Evaluate pre-trained models

If you want to try out some awesome pre-trained models for various styles, you can use the datasource with models available publicly. You can play with any of these model and style transfer any image you prefer. Just add them to images directory. And point to the right model in the --checkpoint parameter.

floyd run --env tensorflow-0.12:py2 --data narenst/datasets/neural-style-transfer-pre-trained-models/1:models "python evaluate.py --allow-different-dimensions  --checkpoint /models/la_muse.ckpt --in-path ./images/ --out-path /output/"

You can track the status of the run with the status command.

$ floyd status <JOB_NAME>

When the experiment is finished, you can see the style transferred images by running:

$ floyd output <JOB_NAME>

Jupyter

Model API

You can now host this model as a REST API. This means you can send any image to this API as a HTTP request and it will be style transferred.

Serve mode

Floyd run command has a serve mode. This will upload the files in the current directory and run a special command - python app.py. Floyd expects this file to contain the code to run a web server and listen on port 5000. You can see the app.py file in the sample repository. This file handles the incoming request, executes the code in evaluate.py and returns the output. Before serving your model through REST API, you need to create a floyd_requirements.txt and declare the flask requirement in it.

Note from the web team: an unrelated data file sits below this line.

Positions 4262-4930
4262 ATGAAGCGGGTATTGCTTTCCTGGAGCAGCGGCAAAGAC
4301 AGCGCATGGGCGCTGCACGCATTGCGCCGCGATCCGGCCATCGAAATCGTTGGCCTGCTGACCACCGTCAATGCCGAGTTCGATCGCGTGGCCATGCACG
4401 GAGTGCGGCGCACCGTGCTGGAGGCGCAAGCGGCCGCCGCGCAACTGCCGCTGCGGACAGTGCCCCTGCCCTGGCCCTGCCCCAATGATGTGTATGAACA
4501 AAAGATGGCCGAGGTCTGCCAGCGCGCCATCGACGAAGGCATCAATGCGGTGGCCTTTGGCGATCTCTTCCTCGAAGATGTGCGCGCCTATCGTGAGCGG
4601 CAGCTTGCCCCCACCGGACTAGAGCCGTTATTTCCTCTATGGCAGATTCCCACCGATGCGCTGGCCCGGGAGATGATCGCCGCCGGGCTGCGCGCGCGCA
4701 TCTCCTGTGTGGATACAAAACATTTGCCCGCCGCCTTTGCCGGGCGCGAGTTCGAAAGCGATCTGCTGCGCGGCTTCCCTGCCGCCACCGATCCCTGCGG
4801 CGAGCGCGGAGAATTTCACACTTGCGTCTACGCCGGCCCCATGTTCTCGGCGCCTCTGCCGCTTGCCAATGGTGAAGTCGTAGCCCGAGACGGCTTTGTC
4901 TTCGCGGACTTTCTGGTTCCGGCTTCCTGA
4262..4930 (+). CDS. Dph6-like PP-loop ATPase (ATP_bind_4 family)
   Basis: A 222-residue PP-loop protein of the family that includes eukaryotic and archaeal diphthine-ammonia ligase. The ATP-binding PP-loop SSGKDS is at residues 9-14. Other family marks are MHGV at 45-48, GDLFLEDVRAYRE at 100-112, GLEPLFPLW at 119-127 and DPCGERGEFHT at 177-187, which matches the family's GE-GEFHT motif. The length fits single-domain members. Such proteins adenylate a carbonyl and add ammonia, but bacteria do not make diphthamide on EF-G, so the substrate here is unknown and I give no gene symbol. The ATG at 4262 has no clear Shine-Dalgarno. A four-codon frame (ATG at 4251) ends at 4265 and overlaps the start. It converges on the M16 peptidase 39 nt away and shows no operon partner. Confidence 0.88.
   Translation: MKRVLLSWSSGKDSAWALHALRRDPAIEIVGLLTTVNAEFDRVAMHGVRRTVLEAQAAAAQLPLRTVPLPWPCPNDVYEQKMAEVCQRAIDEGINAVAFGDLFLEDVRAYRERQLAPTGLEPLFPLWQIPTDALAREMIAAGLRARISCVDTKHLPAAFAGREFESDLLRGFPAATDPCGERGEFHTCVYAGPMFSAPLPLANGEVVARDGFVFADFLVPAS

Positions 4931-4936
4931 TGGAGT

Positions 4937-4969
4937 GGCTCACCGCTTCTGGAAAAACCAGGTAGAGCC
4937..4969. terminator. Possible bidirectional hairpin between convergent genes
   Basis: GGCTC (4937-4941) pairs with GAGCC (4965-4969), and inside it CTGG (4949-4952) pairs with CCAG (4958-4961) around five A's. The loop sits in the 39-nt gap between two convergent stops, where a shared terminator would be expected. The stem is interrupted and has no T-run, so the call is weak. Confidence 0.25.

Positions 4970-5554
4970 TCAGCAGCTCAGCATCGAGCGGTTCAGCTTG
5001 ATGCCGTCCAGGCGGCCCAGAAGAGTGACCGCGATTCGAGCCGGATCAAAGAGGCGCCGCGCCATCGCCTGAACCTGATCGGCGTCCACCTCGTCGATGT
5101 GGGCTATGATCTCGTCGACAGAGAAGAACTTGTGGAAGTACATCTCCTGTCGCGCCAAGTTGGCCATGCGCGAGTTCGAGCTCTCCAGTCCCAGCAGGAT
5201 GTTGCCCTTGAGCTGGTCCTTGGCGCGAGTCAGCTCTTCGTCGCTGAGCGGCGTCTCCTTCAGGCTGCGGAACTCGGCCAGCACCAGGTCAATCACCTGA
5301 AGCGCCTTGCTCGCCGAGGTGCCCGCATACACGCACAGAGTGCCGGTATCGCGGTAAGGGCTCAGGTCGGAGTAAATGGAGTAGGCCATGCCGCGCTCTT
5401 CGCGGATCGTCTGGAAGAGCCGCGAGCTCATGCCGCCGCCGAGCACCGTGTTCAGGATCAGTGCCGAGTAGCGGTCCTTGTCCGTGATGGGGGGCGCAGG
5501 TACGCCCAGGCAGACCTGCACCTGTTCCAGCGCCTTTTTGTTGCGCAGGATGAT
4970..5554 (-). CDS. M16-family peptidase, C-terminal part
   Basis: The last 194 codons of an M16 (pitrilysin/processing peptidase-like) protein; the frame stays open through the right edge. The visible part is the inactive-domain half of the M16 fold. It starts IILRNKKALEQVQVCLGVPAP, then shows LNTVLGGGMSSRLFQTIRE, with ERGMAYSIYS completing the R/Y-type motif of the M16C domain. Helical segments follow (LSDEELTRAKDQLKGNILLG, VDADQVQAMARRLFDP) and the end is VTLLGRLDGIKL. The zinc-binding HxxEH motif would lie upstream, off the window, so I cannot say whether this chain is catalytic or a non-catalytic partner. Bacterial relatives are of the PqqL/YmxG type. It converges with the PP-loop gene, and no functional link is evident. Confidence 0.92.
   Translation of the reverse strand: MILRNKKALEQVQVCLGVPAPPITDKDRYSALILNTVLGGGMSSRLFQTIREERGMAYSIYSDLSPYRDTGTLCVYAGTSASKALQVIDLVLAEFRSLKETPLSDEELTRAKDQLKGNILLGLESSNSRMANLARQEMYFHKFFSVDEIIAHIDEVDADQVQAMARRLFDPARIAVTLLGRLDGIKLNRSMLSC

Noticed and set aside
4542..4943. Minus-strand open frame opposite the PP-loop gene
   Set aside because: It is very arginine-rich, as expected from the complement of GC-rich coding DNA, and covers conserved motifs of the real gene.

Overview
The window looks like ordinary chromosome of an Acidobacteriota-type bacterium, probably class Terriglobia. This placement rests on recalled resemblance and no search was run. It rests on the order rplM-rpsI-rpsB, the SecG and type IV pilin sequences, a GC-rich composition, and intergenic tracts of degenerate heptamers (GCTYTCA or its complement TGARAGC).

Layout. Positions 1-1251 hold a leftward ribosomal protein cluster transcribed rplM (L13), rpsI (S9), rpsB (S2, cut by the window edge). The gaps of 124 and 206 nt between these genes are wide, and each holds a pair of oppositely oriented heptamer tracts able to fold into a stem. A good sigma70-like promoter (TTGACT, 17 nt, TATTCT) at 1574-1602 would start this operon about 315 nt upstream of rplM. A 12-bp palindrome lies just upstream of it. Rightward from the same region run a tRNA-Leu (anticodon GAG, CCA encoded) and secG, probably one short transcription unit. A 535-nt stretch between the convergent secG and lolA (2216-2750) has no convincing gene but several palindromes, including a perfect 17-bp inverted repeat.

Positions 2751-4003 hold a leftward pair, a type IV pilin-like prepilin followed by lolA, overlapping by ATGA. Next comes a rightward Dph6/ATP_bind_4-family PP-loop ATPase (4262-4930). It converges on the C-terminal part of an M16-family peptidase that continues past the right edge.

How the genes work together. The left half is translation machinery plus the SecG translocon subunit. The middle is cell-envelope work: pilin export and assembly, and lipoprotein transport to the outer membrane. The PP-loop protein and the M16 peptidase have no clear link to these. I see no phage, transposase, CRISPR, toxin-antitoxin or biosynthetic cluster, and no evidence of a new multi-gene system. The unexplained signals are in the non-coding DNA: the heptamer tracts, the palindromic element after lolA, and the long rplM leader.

Note that this feature is in preview mode and is not production ready yet

$ floyd run --env tensorflow-0.12:py2 --data narenst/datasets/neural-style-transfer-pre-trained-models/1:input --mode serve
Syncing code ...
RUN ID                  NAME                              VERSION
----------------------  ------------------------------  ---------
DJSdJAVa3u7AsFEMZMBBL5  floydhub/fast-style-transfer:5          5

Path to service endpoint: https://www.floydhub.com/expose/t4AdkU6awahkT3ooNazw8c

To view logs enter:
    floyd logs DJSdJAVa3u7AsFEMZMBBL5

Sending requests to the REST API

Now you can send any image file as request to this api and it will return the style transferred image.

curl -o taipei_output.jpg -F "[email protected]/images/taipei101.jpg" https://www.floydhub.com/expose/t4AdkU6awahkT3ooNazw8c

Jupyter

You will see the default style (la_muse) is applied to the input image.

Trying out different models

You can also pass in the name of the checkpoint to use and the image will be style transferred accordingly:

curl -o taipei_udnie.jpg -F "[email protected]/images/taipei101.jpg" -F "checkpoint=udnie.ckpt"  https://www.floydhub.com/expose/MUDFXViCLArG2drppvU3nm

Jupyter

This uses a different style checkpoint to render the image. All the logic for this is present in the app.py file. You can update it to be as complex as you prefer.


Help make this document better

This guide, as well as the rest of our docs, are open-source and available on GitHub. We welcome your contributions.